Kenton Clairmont – His Back Story and the Birth of Train to Hunt

Ever wonder what Kenton Clairmont’s back story was?

Well, here you go. Kenton tells it all, in a transcript from one of our podcasts.

Kenton Clairmont of Train To Hunt

“Well, man where do I start? I guess I could start with the humble beginnings that well I grew up at in a house that was supported by timber dollars and in a really small town and I remember a lot of times the only thing we had to eat was anything we killed or mom grew in the garden and that was basically it. We had, you know, a lot of hand-me-downs and as I grew up I really just kind of excelled at anything physical just naturally being an outdoor kid and hunting with my Reaper that my dad bought me when I was super young and excelled in sports and so that was really kind of my identity for a long time, Mark, all through high school and then I got into college and played baseball in college.

I was fortunate enough to stay focused and get a degree in teaching and kinesiology as a major and played some undergrad college baseball. After college I had just a really tough time, you know, trying to find a new identity. Anybody who has played any college sports or sports for any period of time, even high school sports. Once you stop being an athlete you have to find a new identity. A new ‘who am I and why should people respect me’ and so I was respected for my accomplishments on the football field or baseball diamond or wrestling mat or track or whatever season it was I was playing. And so after I got out of college I started teaching back in my hometown and was coaching some baseball in Bonner’s Ferry in Idaho, a small town just south of the Canadian border.

And you know I was teaching there and coaching baseball and it was of those stories they could have made a movie about it – the kids talked their coach into trying out and I was that guy. They didn’t make a movie about me but it was the same idea. I went OK I’ll entertain you guys, I’ll go down and try out for the – I think it was a multi-scout tryout here in Spokane. So I came in and tried out and didn’t think much of it and went to work the next day and got a call to come, one of the scouts said, ‘hey we really want you to come down and play for us. We have a new team here in Pennsylvania and we’re looking for a catcher and so I went down and played some single A for ball one summer, I was 25 years old you know so it was a few years after college.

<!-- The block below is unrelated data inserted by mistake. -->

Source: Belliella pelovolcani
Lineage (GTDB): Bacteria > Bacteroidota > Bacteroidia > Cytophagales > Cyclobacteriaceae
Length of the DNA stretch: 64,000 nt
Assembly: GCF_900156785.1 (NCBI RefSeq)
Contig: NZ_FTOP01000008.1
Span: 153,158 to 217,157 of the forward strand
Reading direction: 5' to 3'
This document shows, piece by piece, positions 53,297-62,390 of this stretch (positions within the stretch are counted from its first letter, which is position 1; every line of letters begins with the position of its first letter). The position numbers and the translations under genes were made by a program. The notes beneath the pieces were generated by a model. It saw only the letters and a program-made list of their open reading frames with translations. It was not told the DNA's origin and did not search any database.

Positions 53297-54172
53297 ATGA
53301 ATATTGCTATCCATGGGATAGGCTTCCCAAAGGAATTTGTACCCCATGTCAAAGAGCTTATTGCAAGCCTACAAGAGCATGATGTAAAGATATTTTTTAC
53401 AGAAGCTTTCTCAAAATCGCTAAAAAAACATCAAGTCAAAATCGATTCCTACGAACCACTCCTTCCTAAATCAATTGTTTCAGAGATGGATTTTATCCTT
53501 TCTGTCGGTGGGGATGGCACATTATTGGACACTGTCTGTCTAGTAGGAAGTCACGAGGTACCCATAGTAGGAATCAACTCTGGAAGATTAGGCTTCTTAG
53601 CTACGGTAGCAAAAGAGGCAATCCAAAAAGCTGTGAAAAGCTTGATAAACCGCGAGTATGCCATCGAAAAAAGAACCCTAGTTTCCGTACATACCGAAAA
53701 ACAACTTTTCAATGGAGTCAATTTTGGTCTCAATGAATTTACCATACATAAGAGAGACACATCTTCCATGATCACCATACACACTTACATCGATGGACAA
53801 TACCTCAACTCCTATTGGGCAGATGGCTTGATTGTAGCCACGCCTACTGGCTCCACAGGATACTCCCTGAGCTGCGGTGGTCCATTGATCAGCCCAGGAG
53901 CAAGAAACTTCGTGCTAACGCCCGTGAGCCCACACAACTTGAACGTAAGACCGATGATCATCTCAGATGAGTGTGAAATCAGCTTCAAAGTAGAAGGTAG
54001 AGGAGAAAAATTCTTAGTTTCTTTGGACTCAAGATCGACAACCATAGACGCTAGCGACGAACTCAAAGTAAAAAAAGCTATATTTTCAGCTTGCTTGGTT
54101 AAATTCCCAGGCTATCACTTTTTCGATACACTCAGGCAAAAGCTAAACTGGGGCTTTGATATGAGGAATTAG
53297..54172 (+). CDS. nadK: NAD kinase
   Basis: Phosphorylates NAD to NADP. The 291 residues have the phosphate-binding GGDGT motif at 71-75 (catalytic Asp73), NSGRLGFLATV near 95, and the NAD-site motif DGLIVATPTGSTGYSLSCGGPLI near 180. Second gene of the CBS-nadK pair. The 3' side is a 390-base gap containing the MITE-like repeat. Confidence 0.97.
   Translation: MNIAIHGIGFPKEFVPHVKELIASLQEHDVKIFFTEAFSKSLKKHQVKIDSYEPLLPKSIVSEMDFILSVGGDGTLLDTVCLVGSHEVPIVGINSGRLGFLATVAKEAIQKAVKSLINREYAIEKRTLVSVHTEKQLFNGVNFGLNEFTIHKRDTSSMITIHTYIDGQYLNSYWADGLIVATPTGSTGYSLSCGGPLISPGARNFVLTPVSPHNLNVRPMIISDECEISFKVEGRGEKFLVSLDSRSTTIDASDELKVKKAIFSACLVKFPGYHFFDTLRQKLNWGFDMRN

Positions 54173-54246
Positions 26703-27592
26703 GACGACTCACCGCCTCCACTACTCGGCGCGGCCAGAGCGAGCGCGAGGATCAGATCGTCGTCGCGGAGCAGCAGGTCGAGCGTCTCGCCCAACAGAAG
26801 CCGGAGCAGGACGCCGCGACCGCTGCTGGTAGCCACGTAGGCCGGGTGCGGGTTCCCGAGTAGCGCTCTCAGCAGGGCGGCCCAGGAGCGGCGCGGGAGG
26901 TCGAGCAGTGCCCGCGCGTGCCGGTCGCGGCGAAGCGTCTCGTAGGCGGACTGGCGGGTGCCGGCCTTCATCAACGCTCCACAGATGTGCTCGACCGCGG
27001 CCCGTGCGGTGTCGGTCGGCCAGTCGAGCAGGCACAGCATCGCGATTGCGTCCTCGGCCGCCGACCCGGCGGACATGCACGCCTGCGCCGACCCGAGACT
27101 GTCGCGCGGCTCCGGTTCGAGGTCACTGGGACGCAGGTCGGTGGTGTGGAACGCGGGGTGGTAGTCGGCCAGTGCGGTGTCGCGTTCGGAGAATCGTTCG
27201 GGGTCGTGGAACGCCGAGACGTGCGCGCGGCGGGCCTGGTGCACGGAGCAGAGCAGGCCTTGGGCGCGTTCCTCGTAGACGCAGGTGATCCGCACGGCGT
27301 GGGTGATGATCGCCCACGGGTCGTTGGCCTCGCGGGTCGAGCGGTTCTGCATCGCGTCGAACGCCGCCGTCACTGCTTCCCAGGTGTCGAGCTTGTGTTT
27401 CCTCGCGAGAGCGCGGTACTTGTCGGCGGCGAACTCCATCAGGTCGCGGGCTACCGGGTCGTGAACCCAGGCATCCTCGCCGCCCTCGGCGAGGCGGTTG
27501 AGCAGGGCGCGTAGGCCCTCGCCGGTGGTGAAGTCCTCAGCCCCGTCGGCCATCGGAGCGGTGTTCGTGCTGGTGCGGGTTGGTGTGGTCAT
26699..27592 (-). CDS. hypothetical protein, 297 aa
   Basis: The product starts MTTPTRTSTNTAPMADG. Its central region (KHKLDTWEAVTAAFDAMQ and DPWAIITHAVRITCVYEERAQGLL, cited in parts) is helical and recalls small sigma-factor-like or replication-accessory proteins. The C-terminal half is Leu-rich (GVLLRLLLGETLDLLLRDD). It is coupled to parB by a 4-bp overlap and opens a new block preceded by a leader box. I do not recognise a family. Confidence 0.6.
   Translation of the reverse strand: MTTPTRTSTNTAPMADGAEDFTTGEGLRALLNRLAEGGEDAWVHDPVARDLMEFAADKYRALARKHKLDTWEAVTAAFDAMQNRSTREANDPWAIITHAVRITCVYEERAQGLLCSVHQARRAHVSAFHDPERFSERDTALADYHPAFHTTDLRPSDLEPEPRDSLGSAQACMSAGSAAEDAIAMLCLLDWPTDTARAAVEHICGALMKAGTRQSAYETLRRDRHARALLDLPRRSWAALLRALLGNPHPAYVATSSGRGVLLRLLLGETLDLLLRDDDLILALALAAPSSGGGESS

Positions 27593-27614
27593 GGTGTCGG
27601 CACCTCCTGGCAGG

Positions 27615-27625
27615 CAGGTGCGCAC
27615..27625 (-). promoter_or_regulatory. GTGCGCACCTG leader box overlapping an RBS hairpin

And I got my one summer in the sun and was really blown away by the – just, I don’t know – being on the other side of the fence. Because for so long I was a kid and watching these pro baseball players and dreaming about being a pro baseball player for so long. When you get to be on the other side of the fence and kids are asking you for your autograph and stuff it’s a pretty neat feeling and also very humbling you know, I never walked away from anybody who was wanting an autograph. I gave out autographs till the kids were out of the stands so it was really a fun experience for me and after the one summer I got my release papers so I went back to reality and started work and it was probably 4 years after that I was working at a private school for troubled kids, I used to be a counselor for troubled kids in Bonner’s Ferry and then I transferred –” -Kenton Clairmont

“So troubled as in – in trouble? – Or like handicapped?” -Marc Warnke

“Troubled as in ‘in trouble’ like most of them come from backgrounds where they didn’t have a real good home life or, a lot of the kids were just working through some issues and most of them got in trouble with the law and got kicked out of school or were court ordered to go to a private school where they could get full-time counseling and also finish up their high school or middle school schooling. So the school that I worked at was actually a school where the kids could actually attend school and would finish up their education and at the same time were getting some pretty intensive counseling about you know, just trying to figure out their lives and try to make some better choices and so I was working at that for 4 years and then on my 30th birthday – I’ll never forget it, Mark.